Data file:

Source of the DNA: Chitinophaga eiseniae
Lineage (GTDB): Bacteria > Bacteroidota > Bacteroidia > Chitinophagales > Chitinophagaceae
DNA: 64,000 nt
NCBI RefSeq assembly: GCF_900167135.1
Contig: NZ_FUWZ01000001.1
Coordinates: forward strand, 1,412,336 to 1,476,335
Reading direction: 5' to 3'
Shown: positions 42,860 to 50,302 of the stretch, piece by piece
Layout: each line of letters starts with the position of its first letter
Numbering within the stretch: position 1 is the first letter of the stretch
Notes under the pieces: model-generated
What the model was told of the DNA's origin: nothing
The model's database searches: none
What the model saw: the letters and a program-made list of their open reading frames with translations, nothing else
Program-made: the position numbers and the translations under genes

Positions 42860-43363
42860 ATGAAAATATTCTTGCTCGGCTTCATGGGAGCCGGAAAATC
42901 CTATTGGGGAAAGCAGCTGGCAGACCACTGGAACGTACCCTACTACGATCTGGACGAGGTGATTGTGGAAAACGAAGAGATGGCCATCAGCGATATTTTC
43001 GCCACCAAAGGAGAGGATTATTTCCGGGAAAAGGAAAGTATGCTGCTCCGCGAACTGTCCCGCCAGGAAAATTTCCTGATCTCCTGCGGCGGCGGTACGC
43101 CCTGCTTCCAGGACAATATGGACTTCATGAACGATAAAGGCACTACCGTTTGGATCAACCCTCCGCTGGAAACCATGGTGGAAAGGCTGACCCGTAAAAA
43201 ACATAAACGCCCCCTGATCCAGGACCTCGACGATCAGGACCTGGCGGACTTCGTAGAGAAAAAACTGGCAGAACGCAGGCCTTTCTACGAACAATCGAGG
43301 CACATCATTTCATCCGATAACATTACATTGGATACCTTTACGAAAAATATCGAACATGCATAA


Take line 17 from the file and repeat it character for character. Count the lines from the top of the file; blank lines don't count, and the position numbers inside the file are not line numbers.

42860 ATGAAAATATTCTTGCTCGGCTTCATGGGAGCCGGAAAATC